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Victoria Pynchon

As the co-founder of She Negotiates Consulting and Training, I offer my services as a keynote speaker, trainer and consultant....

She Mediates

ADR Services, Inc.

She Negotiates

She Negotiates

The 33 cent wage and income gap is unacceptable and unnecessary. So is the cliché glass ceiling. Bottom line, our...

Are Women Better Mediators Than Men?

First she's all about the election and now she's back to post-mid-Century America's gender wars?  Say it ain't so, Vickie!

These are just statistics from an extremely limited sample that tells more about this particular program in this particular place concerning the particular types of cases being mediated than they are about the relative abilities of male and female mediators.

I'm unaware, however, of any controlled studies on gender differences in mediation results.  I do know that there's a gender imbalance in the profession and have had panel administrators acknowledge on the QT that even when they're choosing mediators or settlement officers pro bono lawyers tend to choose men most of the time.  

So for women struggling in the profession, here's your moment of zen.

Examining the graphical representation of mediator gender and settlement rates, one can see that there are male mediators who settle cases at higher than average rates, as well as female mediators who settle cases are lower than average rates. Nevertheless, it appears that most of the popular mediators who settle cases at higher than average rates are women, while the majority of popular mediators who settle cases at lower than average rates are men.

Some may object to this “battle of the sexes” analysis on the grounds that men and women should be treated as equals. Based on our data, however, male and female mediators are not statistically equal with respect to the rate at which they settle cases. Whether this “good” or “bad” is more a matter of philosophy than statistics.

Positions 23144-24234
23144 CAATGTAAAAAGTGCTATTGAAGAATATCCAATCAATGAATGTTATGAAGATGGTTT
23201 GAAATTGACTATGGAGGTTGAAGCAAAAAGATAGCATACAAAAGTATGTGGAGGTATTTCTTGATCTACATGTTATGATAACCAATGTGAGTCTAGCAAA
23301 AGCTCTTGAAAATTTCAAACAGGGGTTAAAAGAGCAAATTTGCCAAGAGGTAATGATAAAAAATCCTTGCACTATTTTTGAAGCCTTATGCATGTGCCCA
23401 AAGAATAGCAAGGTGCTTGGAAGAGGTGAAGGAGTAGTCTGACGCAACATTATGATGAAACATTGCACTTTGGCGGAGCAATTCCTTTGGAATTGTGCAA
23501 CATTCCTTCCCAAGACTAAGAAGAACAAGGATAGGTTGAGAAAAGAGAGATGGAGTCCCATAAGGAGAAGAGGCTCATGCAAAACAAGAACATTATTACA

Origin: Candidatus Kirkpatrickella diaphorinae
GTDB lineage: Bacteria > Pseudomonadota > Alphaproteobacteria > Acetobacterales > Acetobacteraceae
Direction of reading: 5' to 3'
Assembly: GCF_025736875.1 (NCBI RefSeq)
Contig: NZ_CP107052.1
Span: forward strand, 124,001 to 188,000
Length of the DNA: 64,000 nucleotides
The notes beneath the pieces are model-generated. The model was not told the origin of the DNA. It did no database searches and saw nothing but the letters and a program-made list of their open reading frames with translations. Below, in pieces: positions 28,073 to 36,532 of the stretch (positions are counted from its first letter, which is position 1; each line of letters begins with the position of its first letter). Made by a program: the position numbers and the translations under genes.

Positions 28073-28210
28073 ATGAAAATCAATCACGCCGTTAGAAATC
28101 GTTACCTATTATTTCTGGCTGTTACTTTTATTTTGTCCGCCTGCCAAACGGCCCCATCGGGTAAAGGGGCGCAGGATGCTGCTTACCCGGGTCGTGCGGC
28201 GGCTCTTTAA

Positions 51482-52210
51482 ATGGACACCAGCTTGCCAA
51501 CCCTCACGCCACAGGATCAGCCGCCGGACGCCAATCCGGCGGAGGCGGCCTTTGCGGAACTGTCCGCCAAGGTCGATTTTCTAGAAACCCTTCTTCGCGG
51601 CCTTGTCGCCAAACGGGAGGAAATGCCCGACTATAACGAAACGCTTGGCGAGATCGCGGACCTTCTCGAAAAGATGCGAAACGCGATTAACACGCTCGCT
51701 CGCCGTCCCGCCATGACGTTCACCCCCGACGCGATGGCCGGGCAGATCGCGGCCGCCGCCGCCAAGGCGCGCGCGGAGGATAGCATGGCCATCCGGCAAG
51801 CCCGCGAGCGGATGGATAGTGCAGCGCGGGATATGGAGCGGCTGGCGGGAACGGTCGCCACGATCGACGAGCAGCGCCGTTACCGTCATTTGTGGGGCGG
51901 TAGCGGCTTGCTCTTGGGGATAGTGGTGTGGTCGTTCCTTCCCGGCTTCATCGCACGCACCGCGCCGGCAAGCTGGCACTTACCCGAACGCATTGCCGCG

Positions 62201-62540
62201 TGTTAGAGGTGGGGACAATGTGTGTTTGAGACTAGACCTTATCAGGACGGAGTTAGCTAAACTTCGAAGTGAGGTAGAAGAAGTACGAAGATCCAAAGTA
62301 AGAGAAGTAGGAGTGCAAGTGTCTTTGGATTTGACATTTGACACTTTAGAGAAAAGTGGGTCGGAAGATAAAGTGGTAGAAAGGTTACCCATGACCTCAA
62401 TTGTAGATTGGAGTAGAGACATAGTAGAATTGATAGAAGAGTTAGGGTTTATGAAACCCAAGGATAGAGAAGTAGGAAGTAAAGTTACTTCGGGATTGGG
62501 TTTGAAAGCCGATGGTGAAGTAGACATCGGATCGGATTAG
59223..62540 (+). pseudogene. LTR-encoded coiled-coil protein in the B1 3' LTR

In her book In a Different Voice, Carol Gilligan described how men and women think about moral conflicts differently. Her research suggests that men tend to consider conflict in terms of rights while women generally view conflicts in terms of dynamic relationships. Accordingly, a “female” approach to conflict resolution may be better suited to the process of facilitating mediated settlements than a “male” approach to conflict.

For a colored chart and remainder of post, see Correlation of Mediator Gender to Settlement Rate at Practical Dispute Resolution here.

When I think of my own experience as a neutral for the past four years and compare it to my experience as an attorney in the first four years of my practice 1980-1984, I can only say that it is somewhat similar.

What made the difference in the years that followed?  Women flooding the profession.  As women litigators and bench officers begin to retire, I suspect that we'll begin to see greater use of women neutrals.  And no, I do not believe that the paucity of women on commercial mediation panels nor what I believe to be their greater struggle to build a thriving practice there is based upon conscious sexism.

Like the tendency to prefer judges over attorney mediators (a preference I believe to be waning) I believe that the sub-conscious preference for male over female mediators arises from a continuing misunderstanding among members of the bar about what settles cases.  Too many attorneys continue to believe that they need a mediator who can overpower the will of their adversary.  And if you're looking for raw power (particularly the power of authority) in American commerce and law, you will naturally choose the judge over the attorney and the man over the woman.

I haven't written about this in the past because it is a topic that tends to divide people and it is not my intention to start a tiny gender war in the tiny world of mediation.

But when these statistics started pouring into my in-box, I couldn't ignore the topic any longer.

Please feel free to comment.

Comments (1)

Read through and enter the discussion by using the form at the end
Barry Edwards - November 15, 2008 4:56 PM

I appreciate your sharing thoughts on our study of the correlation between mediator gender and settlement rates. I came across your blog somewhat randomly today and was surprised to see our study featured.

The data sample we analyzed consisted of 578 cases mediated though Cobb County (Georgia) Superior Court ADR Program. Cobb County is a suburb of Atlanta. Superior Courts in Georgia are courts of general jurisdiction, with exclusive jurisdiction over felony prosecutions and divorce cases. I'm not sure that there is anything particularly unusual about the data sample.

We're going to look at whether the difference in settlement rates holds across different types of cases.

Barry Edwards
Director, Center for Legal Solutions

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